Somali children recruited for combat by Islamists: Amnesty

NAIROBI - Children in drought-struck Somalia are suffering from a range of war crimes including systematic recruitment by Islamist insurgents, Amnesty International said on Wednesday.

The London-based rights group urged international action to protect the rights of children in war-torn Somalia, where tens of thousands are fleeing extreme drought.

Children are being "recruited as child soldiers, denied access to education and killed or injured in indiscriminate attacks," Amnesty said in a report.

Islamist extremists, including Shebab rebels who pledged allegiance to Al-Qaeda last year, control swathes of southern Somalia and parts of its capital.

"As a child in Somalia, you risk death all the time," said Michelle Kagari, Amnesty's deputy director for Africa.

Children are punished by Shebab if they are caught listening to music or even for just wearing the "wrong clothes," Kagari added.

However, Amnesty also noted that Somalia's transitional government is on a UN "list of shame" for recruiting, using, killing and maiming children in armed conflict.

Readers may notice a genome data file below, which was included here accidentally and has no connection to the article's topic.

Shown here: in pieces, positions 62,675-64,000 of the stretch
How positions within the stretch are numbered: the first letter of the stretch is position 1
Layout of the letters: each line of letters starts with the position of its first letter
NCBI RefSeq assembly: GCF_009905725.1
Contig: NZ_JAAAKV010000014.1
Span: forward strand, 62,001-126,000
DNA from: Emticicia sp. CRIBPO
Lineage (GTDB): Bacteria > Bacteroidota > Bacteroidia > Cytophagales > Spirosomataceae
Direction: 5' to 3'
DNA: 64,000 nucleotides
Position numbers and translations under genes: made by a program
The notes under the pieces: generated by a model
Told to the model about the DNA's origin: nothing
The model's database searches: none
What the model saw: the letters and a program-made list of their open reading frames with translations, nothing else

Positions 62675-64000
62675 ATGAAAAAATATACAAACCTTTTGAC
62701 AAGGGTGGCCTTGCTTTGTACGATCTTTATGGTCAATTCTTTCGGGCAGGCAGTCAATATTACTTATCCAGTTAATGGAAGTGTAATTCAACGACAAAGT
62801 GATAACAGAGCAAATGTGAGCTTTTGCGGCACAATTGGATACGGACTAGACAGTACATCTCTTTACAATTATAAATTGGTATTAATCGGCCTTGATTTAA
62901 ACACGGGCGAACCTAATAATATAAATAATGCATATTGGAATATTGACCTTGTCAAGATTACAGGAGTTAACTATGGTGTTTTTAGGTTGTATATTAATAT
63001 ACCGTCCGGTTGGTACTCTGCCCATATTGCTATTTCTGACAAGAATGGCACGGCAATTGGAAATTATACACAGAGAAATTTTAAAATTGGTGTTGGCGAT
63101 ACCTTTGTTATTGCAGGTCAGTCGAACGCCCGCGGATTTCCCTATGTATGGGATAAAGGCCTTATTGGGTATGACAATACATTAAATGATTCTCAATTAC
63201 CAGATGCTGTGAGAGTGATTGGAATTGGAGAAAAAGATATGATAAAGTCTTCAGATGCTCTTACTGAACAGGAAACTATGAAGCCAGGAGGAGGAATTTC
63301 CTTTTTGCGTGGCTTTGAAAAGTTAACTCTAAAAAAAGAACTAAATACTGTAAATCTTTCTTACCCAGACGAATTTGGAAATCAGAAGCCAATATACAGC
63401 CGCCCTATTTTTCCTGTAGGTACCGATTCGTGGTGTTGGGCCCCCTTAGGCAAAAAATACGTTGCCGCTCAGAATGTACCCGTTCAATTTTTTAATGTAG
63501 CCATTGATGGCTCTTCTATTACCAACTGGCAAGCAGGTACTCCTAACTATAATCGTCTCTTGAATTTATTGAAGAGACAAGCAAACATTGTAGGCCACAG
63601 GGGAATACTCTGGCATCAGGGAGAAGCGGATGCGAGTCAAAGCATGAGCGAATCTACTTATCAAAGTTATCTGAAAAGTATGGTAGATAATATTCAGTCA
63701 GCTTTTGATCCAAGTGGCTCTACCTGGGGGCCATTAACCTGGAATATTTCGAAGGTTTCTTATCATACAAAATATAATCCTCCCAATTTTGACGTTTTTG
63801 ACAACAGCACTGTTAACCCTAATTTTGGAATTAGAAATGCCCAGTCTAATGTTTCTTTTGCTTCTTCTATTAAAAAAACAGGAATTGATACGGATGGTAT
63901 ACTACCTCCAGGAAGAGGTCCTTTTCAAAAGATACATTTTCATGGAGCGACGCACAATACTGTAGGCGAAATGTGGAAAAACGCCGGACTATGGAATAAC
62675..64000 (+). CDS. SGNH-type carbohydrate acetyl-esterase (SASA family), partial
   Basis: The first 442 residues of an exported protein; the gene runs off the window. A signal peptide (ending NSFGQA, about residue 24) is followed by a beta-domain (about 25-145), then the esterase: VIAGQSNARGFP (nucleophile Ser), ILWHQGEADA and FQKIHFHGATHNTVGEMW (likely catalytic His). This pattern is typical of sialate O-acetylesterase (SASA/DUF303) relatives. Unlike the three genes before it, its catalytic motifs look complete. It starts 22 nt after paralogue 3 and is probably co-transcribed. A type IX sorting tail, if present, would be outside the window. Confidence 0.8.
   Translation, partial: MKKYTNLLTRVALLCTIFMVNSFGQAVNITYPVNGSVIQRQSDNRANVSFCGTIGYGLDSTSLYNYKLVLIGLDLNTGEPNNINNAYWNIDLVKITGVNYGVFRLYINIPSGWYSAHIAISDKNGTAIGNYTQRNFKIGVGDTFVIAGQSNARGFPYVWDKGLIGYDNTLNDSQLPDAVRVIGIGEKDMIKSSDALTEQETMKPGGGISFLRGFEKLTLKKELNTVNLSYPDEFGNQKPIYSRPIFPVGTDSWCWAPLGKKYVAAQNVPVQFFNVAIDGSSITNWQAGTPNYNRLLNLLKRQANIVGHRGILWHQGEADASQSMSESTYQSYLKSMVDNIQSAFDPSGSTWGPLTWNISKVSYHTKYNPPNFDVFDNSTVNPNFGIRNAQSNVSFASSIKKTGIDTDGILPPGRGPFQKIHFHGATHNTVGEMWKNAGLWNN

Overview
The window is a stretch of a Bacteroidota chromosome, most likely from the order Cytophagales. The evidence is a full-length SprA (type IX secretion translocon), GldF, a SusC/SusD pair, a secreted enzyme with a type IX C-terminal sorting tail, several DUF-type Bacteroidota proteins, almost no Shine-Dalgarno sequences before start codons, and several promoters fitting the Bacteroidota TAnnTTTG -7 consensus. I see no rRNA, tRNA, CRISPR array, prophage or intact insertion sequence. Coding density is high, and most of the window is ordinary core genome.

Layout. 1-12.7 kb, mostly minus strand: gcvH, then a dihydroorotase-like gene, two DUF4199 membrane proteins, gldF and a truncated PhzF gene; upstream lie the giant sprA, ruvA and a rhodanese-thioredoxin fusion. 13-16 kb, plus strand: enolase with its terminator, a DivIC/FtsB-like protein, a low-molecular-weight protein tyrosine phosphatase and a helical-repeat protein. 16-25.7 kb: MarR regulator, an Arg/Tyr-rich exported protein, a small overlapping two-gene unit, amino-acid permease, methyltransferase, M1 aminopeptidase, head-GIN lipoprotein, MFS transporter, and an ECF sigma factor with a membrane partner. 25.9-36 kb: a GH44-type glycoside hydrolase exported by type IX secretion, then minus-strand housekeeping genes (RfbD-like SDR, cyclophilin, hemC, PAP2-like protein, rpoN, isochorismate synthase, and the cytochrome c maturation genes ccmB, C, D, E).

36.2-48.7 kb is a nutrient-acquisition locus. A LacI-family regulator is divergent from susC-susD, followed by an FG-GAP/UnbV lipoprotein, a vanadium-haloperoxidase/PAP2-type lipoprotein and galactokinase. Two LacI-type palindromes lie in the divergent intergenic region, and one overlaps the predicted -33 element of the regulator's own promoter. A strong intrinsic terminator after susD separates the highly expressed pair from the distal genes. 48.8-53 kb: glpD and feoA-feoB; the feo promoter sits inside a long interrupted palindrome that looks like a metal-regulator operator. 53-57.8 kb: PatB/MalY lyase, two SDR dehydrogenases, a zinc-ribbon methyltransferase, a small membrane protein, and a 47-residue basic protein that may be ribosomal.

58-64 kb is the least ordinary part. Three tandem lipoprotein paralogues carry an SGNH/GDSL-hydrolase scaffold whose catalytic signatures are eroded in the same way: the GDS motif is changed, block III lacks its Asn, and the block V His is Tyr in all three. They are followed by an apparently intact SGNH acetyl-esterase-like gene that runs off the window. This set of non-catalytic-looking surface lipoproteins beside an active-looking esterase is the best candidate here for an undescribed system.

"It has committed to respect children's rights but has yet to adopt any concrete measures to end the use of children by forces fighting on its side," the report added.

While some children are lured to fight by the promise of money or mobile telephones, Shebab rebels are also using "increasingly threatening recruitment methods", including raiding schools and abduction.

Most children taken to fight appear to be aged between 12 and 18 years old, but refugees told Amnesty that children as young as eight have been recruited.

While boys are mainly recruited to fight, girls are taken to be cooks, cleaners or to carry weapons for the fighters, Amnesty added.

Some girls are forced into marriage with gunmen, the report added, which is based on testimonies from over 200 Somali refugees.

Many cited the recruitment of child soldiers as a reason for fleeing southern and central Somalia.

"This is a never-ending conflict, where children are experiencing unimaginable horrors on a daily basis," Kagari added.